In the divine plan to save humanity, the Father designed that while Jesus came as a human, Jesus is still God, and still lays legitimate claim to having life in Himself. As a human He possesses this life and is under the authority of the Father.

Almighty God Refers to the Father Only?

Some have claimed that the phrase "Almighty God" always refers to the Father and never to Jesus. Is this so?

Revelation 1:12-16 clearly is describing Jesus. And in 1:17-18 He says of Himself, "I am the First and the Last, and the Living One; and I was dead, and behold, I am alive forever more, and I have the keys of death and of hades."

Now consider Jesus' speaking in Revelation 22:12-13: "Behold, I am coming quickly, and My reward is with Me, to render to every man according to what he has done. I am the Alpha and the Omega, the First and the Last, the Beginning and the End." Verse 16 confirms that it is Jesus who is speaking. Jesus is Alpha and Omega. Reference to alpha and omega occurs three times in the Bible: Revelation 1:8; 21:6; and 22:13. In 21:6 the Alpha and Omega is also the One who sits on the throne. But in Revelation 1:8 the Alpha and the Omega is "the Lord God" and "the Almighty."

And so, while "the Almighty" is used in Scripture to refer to God the Father, it is also used to refer to Jesus! The claim that God the Father is "Almighty God" and Jesus is merely "Mighty God" fails. Jesus is not lesser God; He is not "beta" God, the "Beta and Omega," the almost-beginning and the end, but Jesus is the "Alpha and Omega," the actual beginning and the end.

The Only True God

The remaining major text favored by Arians is John 17:3: "This is eternal life, that they may know You, the only true God, and Jesus Christ whom You have sent." The phrase here ("only true God") is unique in Scripture. But as we have already seen, Jesus is explicitly called God in several places. This warns us against giving supreme interpretive authority to one unique phrase. There are unique phrases in the Bible which are used only with reference to Jesus or to the Holy Spirit, but this does not make them somehow more goddish than God the Father.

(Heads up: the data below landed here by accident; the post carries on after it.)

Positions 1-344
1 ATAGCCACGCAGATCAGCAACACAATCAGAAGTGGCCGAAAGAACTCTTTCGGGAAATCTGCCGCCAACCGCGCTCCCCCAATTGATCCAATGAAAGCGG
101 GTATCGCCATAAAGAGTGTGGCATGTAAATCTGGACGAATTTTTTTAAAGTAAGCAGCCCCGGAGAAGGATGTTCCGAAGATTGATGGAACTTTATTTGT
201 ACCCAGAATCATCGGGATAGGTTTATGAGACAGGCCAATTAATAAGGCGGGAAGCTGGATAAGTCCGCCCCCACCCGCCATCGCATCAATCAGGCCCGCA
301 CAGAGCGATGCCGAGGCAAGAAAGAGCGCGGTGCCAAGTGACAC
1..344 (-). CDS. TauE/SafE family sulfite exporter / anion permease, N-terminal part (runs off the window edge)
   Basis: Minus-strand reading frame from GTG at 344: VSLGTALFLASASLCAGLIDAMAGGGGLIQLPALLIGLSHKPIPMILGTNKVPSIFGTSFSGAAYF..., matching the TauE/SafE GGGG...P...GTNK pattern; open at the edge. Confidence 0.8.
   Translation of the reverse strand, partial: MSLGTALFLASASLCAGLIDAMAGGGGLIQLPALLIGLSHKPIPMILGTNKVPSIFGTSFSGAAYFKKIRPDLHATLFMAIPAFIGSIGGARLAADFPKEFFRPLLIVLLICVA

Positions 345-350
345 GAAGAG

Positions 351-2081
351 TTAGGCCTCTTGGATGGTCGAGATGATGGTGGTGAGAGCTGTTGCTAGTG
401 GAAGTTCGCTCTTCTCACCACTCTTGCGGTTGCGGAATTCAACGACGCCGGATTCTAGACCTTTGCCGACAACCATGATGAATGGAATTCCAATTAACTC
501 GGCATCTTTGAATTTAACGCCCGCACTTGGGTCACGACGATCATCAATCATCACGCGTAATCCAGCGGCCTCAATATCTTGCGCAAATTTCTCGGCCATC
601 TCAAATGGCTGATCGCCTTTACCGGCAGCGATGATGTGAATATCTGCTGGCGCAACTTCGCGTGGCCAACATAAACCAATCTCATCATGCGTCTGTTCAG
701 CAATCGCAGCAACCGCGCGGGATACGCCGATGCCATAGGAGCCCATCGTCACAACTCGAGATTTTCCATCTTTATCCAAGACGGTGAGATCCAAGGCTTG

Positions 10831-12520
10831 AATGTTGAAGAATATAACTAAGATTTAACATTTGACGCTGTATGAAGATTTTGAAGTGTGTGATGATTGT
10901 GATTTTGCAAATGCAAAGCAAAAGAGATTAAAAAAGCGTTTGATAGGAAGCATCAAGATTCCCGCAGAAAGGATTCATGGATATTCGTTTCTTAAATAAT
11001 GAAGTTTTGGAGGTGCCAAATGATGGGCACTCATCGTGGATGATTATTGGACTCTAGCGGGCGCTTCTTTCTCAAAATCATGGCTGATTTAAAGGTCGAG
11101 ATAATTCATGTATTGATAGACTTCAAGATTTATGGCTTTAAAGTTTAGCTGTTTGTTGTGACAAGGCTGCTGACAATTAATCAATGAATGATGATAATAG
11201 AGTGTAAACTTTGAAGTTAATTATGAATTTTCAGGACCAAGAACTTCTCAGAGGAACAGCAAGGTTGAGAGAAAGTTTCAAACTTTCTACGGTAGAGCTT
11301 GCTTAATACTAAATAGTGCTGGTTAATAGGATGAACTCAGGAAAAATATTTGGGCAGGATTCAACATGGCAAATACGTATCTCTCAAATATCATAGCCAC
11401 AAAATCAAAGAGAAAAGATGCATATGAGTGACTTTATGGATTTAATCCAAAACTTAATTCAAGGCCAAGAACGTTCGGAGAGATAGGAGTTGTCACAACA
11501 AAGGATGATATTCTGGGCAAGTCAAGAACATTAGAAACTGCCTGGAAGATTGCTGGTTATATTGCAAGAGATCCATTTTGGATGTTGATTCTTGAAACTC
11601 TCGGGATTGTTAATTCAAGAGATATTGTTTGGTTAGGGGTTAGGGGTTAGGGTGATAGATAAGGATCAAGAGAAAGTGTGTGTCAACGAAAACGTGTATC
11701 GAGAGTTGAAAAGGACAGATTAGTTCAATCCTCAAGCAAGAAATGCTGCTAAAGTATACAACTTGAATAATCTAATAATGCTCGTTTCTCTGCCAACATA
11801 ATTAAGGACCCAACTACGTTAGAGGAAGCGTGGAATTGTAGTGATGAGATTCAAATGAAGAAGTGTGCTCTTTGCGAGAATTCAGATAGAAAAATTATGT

In the fifth verse of the chapter Jesus asks the Father to glorify Jesus with Himself with the glory He had before the world was. This is no problem for the Arians because they say only that Jesus was derived from the Father before anything else was created. Still, the Arian claim is not only speculative, but contradicts the record of John chapter one where Jesus is said always to have existed. The Ellen White statements also flatly contradict the theory, for Jesus has life in Himself original, unborrowed, and underived.

In John 17:22 John writes, "The glory which You have given Me I have given them, that they may be one, just as We are one." If the Father giving His glory to Jesus means that the Father upgrades Him from creature to god, or "creates" Him a God, the same meaning used 19 verses later would logically be applied to the disciples, increasing the "God-count" by a dozen. "Glory" here does not mean "divinity" but "character." Jesus imparted to His disciples an understanding of the divine character while He was with them. He gave them His glory, but he did not create a pantheon of 11 more gods.


Hopefully you've heard that there is a difference between the Protestant, or Adventist, view of the Trinity or Godhead, and the Catholic view. But perhaps you've never heard this difference explained.

The Adventist view is based on Scripture. The Bible teaches there is one God manifest in three distinct persons. And so, we believe that. But that is NOT why the Catholic believes in the Trinity.

Greek philosophical presuppositions made themselves felt in the early years of apostasy that came not long after the New Testament period. Ideas from outside the Bible blurred understandings of truth. Consider three giant ideas that in due course led to the Catholic teaching on the Godhead:

1. The Material is Evil

The Greeks believed that pure thought, pure ideal, was good, but that all things material, created, physical, were bad, even evil.

In contrast, the Bible teaches that the created is good. When God finished creation, Genesis 1:31 tells us that His evaluation of everything that He had made was that it was "very good." The viewpoint that all things material are evil prepares the way for the "immortal soul" theory.

2. Contact with God only Possible Through the Immortal Soul

While the Greeks had a whole list of male and female gods who were always caught up in their very human-like passionate dramas, that idea was so repulsive that the Greek philosophers developed the belief that God was absolute perfection and completely unmoved by the material world. Aristotle said that if God even thought about us flawed, mortal beings, that it would be a stain upon his perfection. Aristotle's God had no feelings for us. His God cannot enter history; He's way over there and we are way over here.

But, while God cannot cross over to us, they thought, each person has in himself a divine spark, an immortal soul, and the immortal soul can reach up and touch God briefly at the highest points in our spiritual experience.